Distractable v/s indistractable audiences

A classical Carnatic music concert is little different from a Hindustani music one. In the Hindustani concert, the musician often announces the raag he/she is going to sing or play. In the Carnatic music concert, the musician starts with a slow rendering of the notes of the raag. No words are sung. The audience is trying to figure out the raag, murmurs are heard (as Carnatic singer T M Krishna observes in his book A Southern Music — The Kar­natic Story). And then the song’s first stanza or the pallavi starts and by then all in the auditorium know the raag and some novices like yours truly would have located the song in the little raag book collection that is part of the Carnatic concert bag.

 

These days we are observing a different phenomenon. As the song starts you see numerous mamas and mamis reach for their smart phones searching for the song and its raag. They then follow the song by reading the lyrics that are often available in a Carnatic music website like karnatic.com or rasikas.com. The song goes on and the audience are reading about the raag, the song, the lyrics, the composer and may be even about the temple deity about whom the song was composed.

 

I ask myself: Is the audience en­ga­ged? Are they ap­p­reciating the music or are they distracted?

 

A recent report said that on an average a 35-year-old spends up­wards of four hours a day on social media (Forbes India, January 31, 2020). The younger cohort spend an hour or so more than the older audiences. Rajiv Makhni, in his column Phone Slaves, says that 58 per cent of the people use their smart phones while in toilet, 81 per cent check the phone during a wedding ceremony, while making out or during a funeral. Biju Dominic in his column in Mint quotes a research from Rescue Time to confirm that a smart phone user spends three hours and 15 minutes on their phones every day. The top 20 per cent spend more than four-and-a-half hours. We check our smart phones an amazing 2,600 times a day; with fanatics touching their phones 5,400 times.

 

So nothing is surprising about people checking their phones during a concert, right?

 

I think the situation is a little different. In the case of an uninspiring lecture or a talk, the phone is pure diversion and distraction. A device for you to escape what was boring to start with. In the case of a Carnatic music concert, the smart phone may actually be enhancing your musical experience. By following the music with the lyrics you may actually appreciate it a little bit more.

Illustration by Binay Sinha
Extending the logic further it is possible to argue that we could improve learning outcomes during a class by encouraging the participants to reach for their smart phones at appropriate moments. In some of my classes (I teach the Consumer Be­haviour course at SPJIMR), I often ask a question and allow the class to search the internet for answers. The first guy to actually locate the author of a book... say, No Logo... is then asked to explain what he learnt from his search. Some professors I know have used smart phones to conduct a spot quiz in class. I should admit that the phones are off at all other times in the class. But would it just be possible that in the future we will have classes where we encourage distraction of a planned kind, if we know that learning is improved?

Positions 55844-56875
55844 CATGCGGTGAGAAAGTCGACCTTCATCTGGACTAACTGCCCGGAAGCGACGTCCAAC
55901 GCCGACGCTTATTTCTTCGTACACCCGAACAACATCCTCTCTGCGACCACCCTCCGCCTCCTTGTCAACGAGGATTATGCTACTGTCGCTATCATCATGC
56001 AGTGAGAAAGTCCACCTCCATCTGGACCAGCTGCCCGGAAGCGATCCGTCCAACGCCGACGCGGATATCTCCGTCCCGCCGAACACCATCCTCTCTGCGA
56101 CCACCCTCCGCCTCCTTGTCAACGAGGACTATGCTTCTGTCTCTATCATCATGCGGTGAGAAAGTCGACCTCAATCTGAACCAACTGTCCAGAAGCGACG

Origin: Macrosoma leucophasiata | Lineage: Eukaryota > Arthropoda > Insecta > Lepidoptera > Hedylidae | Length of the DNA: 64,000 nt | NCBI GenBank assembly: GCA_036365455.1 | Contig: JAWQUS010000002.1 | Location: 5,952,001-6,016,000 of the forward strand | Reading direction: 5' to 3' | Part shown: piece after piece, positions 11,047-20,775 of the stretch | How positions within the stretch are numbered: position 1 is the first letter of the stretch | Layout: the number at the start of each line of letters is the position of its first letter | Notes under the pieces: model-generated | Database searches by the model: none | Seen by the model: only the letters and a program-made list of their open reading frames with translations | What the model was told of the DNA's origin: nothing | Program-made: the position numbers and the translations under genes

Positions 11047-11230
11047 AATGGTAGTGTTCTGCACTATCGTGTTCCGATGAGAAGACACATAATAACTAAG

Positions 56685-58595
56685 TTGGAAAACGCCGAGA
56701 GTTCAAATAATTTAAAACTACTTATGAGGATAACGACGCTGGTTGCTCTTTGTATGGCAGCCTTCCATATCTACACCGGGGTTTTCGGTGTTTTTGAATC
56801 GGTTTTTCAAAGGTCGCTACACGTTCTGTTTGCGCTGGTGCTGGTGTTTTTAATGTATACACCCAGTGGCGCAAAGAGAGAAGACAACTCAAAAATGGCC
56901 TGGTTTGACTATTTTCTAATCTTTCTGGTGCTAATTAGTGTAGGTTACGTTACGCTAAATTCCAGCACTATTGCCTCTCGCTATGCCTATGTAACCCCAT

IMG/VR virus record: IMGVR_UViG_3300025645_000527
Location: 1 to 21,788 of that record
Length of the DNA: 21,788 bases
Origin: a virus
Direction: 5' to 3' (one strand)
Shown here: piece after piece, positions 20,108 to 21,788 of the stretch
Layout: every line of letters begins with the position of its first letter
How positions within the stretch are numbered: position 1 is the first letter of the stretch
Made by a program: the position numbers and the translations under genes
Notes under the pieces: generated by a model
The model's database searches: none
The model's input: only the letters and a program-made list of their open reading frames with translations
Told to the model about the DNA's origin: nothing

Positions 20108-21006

Seminar organisers have tried usi­ng an active Twitter wall which captures the tweets from the audience. Some speakers have taken offence to the sudden burst of laughter, unconnected with the talk but a reaction to a funny tweet. For that reason probably, the practice has not gathered ground.

 

There have been many books that have come out in the recent past about the need to reclaim our attention from smart phone and technology distractions. One of the more readable ones is Indistractable — How to control your attention and choose your life by Nir Eyal. The author has dissected the issue of distraction from multiple lenses. For instance, there is the “internal trigger”; our desire to escape discomfort and reach for the phone or computer. And there is a way to master the internal trigger. Then there is the “external trigger”, an alert on your mobile phone. Does it distract you? If yes, who is it serving? The author has suggested doing “pacts” to ensure that we don’t get distracted when we don’t want to be distracted. The book suggests ways of making the work place “indistractable”, making children “indistractable” and even make your relationships distraction proof.

 

In the world of marketing, we are worried that our consumers are too distracted. What do we do to keep their attention focused? Or should we actually encourage some level of distraction? For instance, will all video ads in the future come with their own cues to click and explore? Will a television ad featuring a brand send a message to your phone to open a e-commerce site for you to or­der the product? Will ads in newspapers carry compulsory QR codes so that distraction is in the right direction (though QR codes did not work too well when they came out first)?

 

At a personal level, we need to figure out how to become “indistractable”. And from a marketer’s point of view we probably need to figure out how to ride the distraction tiger better.

 

The author is an independent brand strategist, author and founder, brand-building.com

ambimgp@brand-building.com



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